Glue Networks Changes the Automation Game

“Simplicity is the ultimate sophistication.”

Clare Boothe Luce


According to a recently published survey by Cisco Systems, Inc., IT organizations spend 67% of their budgets on operational expense, and consume 80% of their time in the process. That is a staggering amount of time and money spent on simply managing the technology infrastructure of an enterprise. It comes as no surprise, then, that so many people are focused on reducing those numbers, and on increasing time-to value of new technology in the process.


Glue Networks is one of the companies trying to solve this problem by bringing automation to the network. Jeff Gray, CEO of Glue Networks, claims that they have built the “first model driven, multi-vendor, software defined network, orchestration platform that allows organizations to control their networks in a new way.” That’s a lot of words, and a bold claim, to be certain, but there’s many a slip twixt the cup and the lip, and claims are easy to make. Proving them out is more difficult.


One of the challenges in today’s networks, particularly when speaking about automation, is the wide variety of products, platforms, hardware, circuits, etc., that exist and need to be controlled. If I want to make a change in my QoS policy across a specific path in my network, for instance, I may have to touch several brands of gear, as well as several different models within one vendor’s product line. Automating any kind of task, let alone a complex change, has historically been extremely difficult. Even with great scripting, it’s difficult to make changes everywhere at once.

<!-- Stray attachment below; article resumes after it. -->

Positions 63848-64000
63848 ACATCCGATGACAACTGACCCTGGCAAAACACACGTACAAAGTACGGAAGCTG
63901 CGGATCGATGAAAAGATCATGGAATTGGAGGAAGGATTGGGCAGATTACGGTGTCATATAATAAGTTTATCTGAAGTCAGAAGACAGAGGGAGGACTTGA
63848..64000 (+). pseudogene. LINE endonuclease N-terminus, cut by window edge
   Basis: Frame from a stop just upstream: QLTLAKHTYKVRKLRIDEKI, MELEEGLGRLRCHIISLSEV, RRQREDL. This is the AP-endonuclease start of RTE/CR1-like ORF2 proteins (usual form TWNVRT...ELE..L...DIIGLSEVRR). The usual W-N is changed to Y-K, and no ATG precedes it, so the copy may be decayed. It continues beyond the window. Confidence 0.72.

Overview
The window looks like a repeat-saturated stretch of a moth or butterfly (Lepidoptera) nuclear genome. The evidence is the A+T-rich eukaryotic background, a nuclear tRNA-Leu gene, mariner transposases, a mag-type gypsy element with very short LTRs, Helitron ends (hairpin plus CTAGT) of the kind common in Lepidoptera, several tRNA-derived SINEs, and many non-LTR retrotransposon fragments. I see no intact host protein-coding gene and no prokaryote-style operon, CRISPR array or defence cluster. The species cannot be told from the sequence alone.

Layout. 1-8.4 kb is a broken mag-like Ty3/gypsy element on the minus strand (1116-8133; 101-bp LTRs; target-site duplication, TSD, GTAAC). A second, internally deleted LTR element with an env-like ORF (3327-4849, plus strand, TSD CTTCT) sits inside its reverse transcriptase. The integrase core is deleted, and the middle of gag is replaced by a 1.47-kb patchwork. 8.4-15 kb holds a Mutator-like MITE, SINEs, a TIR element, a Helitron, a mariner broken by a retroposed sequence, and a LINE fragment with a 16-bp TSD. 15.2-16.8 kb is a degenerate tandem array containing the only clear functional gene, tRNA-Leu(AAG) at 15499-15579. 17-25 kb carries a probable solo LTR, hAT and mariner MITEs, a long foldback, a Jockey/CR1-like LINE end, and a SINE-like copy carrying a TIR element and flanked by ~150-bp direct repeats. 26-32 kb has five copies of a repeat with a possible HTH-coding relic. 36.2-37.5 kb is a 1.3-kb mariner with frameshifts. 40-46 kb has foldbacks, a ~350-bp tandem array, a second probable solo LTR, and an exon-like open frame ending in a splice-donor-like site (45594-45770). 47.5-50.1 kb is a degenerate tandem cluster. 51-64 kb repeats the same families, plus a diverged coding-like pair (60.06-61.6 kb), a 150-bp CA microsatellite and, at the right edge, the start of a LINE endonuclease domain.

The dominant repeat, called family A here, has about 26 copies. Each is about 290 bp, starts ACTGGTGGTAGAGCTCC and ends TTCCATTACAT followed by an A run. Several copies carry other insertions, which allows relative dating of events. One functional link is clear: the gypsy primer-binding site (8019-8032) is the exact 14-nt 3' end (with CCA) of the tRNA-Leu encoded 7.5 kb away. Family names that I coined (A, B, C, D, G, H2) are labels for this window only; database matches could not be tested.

Glue has taken a unique approach to this problem by creating data-driven models based on intent. In other words, their Glueware Control platform looks at what the intent of the operator is in requesting a change. You’re operating at a higher level of abstraction from the raw gear to be changed, and letting the control platform figure out how to execute the changes needed in order to fulfil your intent. You tell the system what hardware you have, and it uses its knowledge of that hardware to execute changes.


Whenever you abstract another layer above a hardware change, you rely more and more on the accuracy of your models and formulas to tell the hardware what needs to happen. If your automation engine can only talk to three models of switches, it is not going to be spectacularly useful. Currently the Glueware Control platform comes with models for 13 different multi-vendor packages and operating systems, with many more on the way. These are the recipes for how the system talks to your gear, so more is always better. The current goal, according to Gray, is to release a new vendor package every three weeks.